Inside my head I am a dancer, on the outside, more of an enthusiastic student, with dodgy knees, a modicum of rhythm and a desire to express myself physically. My busy life does not seem to afford much time for the things I love although I squeeze in as much as I can.
I was lucky enough to get involved in “Smudge” (a project with Hull Dance as part of Transgressions2019) so I was familiar with Yael Flexer’s work. I really love Yael’s teaching style, her inclusive approach and her enthusiasm for why we move. She focuses on the feelings inside that then manifest to the outside. I enjoyed this process so I guess when I heard about “Acting Our Age” I already had trust.
I am not quite in the targeted age range yet, I have a few years to go but finding myself out of work due to Covid, I was rich on time and curious.
Some may find Zoom an obstacle but I was familiar with it, although I wondered how it would detract or enhance the experience of dancing with others.
I certainly did not expect to experience what I have. I expected to enjoy the physical and mental benefits of movement, such as being able to take myself away from the real world for 45 minutes, however I have noticed two further benefits; an unexpected personal improvement in my own ability and a surprising sense of community.
By dancing in my own room, I seem to have gradually lost inhibitions that I didn’t know I had. There is no one watching so I throw myself into it. Commit more to the physicality. Take a leap of faith and actually leave the ground a little. I wasn’t aware but in class I must have had a fear of judgement that has prevented me from letting loose.
I say there’s no one watching, other than my fellow Zoomers but without our glasses, our squares are blurred anyway.
I usually have Zoom on speaker view so I can receive the instruction but at the end of the session an unusual sense of community appears for me. In gallery view we come together in a communal dance. By joining with another square, I actually feel a stronger connection than in physical class. I’m sure other dancers have little inhibitions about wrapping themselves around another in movement but for me the melting of barriers has been a slower process. Here the barriers are being dissolved in tiny boxes on a laptop screen. And it’s pleasant.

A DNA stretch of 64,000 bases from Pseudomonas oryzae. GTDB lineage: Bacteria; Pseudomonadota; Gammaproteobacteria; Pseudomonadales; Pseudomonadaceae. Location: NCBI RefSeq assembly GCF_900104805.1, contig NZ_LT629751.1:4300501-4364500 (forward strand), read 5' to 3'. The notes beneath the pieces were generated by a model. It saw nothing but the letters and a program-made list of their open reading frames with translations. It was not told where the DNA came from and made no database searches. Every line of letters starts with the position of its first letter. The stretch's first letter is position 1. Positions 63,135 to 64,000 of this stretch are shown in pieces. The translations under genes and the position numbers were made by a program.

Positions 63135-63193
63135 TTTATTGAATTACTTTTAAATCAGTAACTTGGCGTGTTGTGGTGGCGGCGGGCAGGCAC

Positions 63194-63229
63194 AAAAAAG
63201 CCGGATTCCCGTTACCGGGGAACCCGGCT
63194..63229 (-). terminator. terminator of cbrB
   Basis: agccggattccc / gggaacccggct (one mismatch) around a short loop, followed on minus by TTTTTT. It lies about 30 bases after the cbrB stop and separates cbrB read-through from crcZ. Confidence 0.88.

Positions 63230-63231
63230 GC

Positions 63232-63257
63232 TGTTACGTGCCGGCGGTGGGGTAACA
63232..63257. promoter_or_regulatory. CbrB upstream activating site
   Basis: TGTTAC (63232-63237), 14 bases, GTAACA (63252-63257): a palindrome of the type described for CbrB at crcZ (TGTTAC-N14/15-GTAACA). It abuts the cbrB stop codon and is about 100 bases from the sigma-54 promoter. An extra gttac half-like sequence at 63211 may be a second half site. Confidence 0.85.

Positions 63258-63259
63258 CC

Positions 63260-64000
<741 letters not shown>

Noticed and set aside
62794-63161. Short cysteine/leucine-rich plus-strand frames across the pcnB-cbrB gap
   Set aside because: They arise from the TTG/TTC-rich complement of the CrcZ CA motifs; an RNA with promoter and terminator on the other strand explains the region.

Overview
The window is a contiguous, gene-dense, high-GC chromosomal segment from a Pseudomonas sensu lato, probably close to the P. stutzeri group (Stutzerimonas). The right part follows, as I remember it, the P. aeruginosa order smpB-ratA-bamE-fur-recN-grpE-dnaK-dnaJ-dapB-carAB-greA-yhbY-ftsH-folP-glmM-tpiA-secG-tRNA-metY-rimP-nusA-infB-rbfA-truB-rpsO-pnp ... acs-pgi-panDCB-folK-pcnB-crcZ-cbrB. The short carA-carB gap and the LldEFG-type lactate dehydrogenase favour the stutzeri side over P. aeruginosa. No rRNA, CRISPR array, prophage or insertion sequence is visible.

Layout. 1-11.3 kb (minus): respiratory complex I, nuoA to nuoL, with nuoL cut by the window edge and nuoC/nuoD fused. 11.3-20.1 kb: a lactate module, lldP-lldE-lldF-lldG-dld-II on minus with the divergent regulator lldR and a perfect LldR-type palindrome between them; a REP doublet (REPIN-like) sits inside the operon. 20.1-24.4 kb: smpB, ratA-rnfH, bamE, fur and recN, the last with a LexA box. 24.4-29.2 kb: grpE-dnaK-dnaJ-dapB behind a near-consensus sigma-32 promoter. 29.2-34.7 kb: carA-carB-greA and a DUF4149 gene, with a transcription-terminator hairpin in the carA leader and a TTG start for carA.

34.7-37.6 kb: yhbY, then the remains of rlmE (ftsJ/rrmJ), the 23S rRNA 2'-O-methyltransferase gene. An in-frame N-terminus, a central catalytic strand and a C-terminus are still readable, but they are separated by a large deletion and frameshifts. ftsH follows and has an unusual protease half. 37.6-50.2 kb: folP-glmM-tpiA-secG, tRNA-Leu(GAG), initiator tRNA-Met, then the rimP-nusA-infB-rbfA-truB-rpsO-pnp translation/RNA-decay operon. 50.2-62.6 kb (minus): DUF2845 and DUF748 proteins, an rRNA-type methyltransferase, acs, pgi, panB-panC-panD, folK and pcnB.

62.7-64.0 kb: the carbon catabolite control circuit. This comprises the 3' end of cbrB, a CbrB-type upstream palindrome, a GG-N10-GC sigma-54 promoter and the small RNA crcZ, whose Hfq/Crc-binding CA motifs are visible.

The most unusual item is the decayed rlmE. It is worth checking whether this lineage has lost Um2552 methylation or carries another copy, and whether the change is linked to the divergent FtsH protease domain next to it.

I’m dancing with people from all over the world, with different abilities. It is unlikely we would ever find a location or a room big enough for us all to meet. I also love being invited into others dance space. I now have a different relationship with my own space. When I clear the furniture back it becomes my studio. It feels like a trusted privilege to be invited into another’s virtual studio, be it gardens, bedrooms or right onto the sofa.
A final thought, it’s so much easier to get to class now, I just pop upstairs, no need to find a parking space or battle through traffic. My personal studio is ready and I am really enjoying not “Acting our Age” with my new virtual friends, in my own dance space.
Becky Howes, July 2020